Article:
Might I add, you couldn't be "concerned with" modern classification if you wanted to...at least if you have the same botany cabinet I have. It has 24 leaves (two of which are the same...why?). About 14 shapes are simple leaf shapes. Another four are different examples of lobes. However, there are more than four types of ways to classify lobing. Not only do the types chosen for the cabinet seem to be totally random (and two are the same type but just point different directions) but the examples of them are not particularly clear. I put the lobed examples in the cabinet because we have primarily trees with lobed leaves in our yard. The remaining six shapes are repeats of the simple leaf shapes in the cabinet BUT with different margins. Again, seemingly chosen from among a greater subset of actual types of margins and not necessarily a clear example of anything. I took that drawer out of the cabinet for now. They could be used later to be matched to the simple leaf shapes to show that leaves can have different margins but identical shapes I suppose.


While Kal-El was out in the nasty weather collecting leaves, Me Too was toasty and dry indoors working with one of the constructive triangle boxes. He matched the shapes he made to shapes in the geometric cabinet and the insets.


In that picture you can also see the tray Kal-El created with his leaves and pieces of the botany cabinet.


You can also see in that picture that I was up to 2 a.m. last night working on some shelving changes in the school room. We needed more room for math materials! We have been in the house over a year now and I know you are all long overdue for an official school room tour. I'm working on it! I want to finish my changes. The room has even undergone more changes since I took these pictures this morning. I'm almost there.

Afterward they took the land and water forms to the kitchen and worked with those. They also pulled the control cards for the land and water forms off the shelf and matched them to the proper forms. I am glad I laminated those. They got wet today.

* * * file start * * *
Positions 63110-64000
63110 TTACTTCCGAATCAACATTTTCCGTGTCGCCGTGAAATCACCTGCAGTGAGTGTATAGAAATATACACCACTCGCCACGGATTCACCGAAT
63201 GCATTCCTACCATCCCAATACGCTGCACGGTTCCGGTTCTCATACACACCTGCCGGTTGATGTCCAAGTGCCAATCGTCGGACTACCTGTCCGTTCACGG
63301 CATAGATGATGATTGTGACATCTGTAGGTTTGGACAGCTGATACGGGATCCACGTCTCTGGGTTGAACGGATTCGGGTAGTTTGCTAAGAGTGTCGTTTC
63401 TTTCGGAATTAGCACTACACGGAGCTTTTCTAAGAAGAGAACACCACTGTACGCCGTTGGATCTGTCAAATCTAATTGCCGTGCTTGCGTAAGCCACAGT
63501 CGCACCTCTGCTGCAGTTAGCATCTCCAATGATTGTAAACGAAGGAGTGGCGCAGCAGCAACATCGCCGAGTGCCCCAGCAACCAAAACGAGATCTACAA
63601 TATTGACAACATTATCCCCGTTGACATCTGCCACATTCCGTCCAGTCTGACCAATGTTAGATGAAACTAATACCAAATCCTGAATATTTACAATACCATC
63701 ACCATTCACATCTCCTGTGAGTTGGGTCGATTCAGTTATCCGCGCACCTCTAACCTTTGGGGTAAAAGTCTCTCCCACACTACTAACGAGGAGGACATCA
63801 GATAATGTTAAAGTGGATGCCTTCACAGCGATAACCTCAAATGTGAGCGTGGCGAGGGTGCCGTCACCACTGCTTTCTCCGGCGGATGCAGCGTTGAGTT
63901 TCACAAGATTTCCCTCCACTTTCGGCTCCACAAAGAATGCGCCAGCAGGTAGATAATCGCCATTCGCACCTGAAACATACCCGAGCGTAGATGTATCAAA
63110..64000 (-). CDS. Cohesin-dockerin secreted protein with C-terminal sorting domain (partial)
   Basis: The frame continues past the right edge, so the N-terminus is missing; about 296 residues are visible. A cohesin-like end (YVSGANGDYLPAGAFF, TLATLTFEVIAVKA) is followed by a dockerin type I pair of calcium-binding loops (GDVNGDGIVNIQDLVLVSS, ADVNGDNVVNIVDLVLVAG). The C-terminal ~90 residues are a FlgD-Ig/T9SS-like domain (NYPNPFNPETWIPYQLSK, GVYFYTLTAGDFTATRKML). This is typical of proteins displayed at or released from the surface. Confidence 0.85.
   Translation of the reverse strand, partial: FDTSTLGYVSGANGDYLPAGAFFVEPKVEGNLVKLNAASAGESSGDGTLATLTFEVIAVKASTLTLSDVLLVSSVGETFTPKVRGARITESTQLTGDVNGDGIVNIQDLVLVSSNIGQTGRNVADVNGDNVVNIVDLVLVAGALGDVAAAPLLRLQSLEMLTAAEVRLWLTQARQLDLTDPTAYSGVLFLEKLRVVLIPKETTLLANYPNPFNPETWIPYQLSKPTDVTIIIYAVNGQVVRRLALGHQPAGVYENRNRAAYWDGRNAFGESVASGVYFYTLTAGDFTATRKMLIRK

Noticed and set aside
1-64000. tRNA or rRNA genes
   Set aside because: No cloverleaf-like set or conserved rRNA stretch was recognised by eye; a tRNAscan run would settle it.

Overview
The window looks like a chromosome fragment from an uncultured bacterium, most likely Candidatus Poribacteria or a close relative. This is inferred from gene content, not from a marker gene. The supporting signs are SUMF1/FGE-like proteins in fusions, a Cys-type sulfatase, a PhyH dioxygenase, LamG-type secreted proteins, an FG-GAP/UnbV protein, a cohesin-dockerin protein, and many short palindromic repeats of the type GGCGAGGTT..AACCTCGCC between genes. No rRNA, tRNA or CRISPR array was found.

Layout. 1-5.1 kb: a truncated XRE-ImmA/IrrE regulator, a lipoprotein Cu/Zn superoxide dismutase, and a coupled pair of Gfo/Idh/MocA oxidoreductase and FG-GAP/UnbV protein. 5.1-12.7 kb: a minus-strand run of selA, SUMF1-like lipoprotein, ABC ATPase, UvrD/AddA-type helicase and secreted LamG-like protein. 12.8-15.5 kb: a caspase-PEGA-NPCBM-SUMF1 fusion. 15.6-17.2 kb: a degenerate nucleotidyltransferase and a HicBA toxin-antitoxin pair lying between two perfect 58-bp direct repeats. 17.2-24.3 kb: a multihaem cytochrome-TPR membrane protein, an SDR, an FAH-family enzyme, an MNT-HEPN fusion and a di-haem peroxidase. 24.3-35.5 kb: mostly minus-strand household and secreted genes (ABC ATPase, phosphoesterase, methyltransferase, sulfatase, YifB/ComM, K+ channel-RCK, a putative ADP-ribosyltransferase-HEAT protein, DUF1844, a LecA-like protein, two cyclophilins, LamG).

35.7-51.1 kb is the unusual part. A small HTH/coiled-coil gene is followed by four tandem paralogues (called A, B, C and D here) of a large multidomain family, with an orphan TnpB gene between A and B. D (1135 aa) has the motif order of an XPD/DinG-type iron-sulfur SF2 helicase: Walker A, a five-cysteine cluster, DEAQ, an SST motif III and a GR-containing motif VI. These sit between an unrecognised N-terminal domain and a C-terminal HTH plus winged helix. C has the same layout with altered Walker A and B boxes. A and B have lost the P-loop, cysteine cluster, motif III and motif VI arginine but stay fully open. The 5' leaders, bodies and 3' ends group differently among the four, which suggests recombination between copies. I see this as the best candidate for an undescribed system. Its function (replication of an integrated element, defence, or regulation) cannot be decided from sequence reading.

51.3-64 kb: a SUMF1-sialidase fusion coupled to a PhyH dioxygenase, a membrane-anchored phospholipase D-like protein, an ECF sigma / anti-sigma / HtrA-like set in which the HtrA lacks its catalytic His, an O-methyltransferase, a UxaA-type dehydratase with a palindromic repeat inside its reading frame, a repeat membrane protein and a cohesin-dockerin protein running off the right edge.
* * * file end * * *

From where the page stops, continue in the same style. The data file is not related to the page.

I have been promising a look at Elementary albums! I know! I wrote the posts and hate them. I have to do a lot of editing. I am also waiting on album samples from one source. I am doing some editing every day and hope to start that series next week now. So sorry!

3 comments:

  1. I love your husband's comment! When I first started Montessori, I totally said what your husband emoted. I didn't have time to mess with botany. There was too much other important stuff. Now, I try to spend extensive time with it.

    Not so much with the classification; it is a pain - you have to make it through all the botany lessons to flowers to do real classification - sigh. When a child connects something from the drawers to the real world, it is magic. They have discovered a pattern from an abstract inset and translated it to the real world! This is a major accomplishment.

    Power is what the botany cabinet is. It names things that don't run away. It names the things we see the most in our outside world. It helps you understand physics and chemistry. It teaches the details of math. It lays the foundation for joyful observation in the world around us.

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  2. I don't have a leaf cabinet but I do have some leaf rubbing plates from Oriental Trading company. I guess a downside is that the name the leaves by species but they'd also be great for this tracing exercise.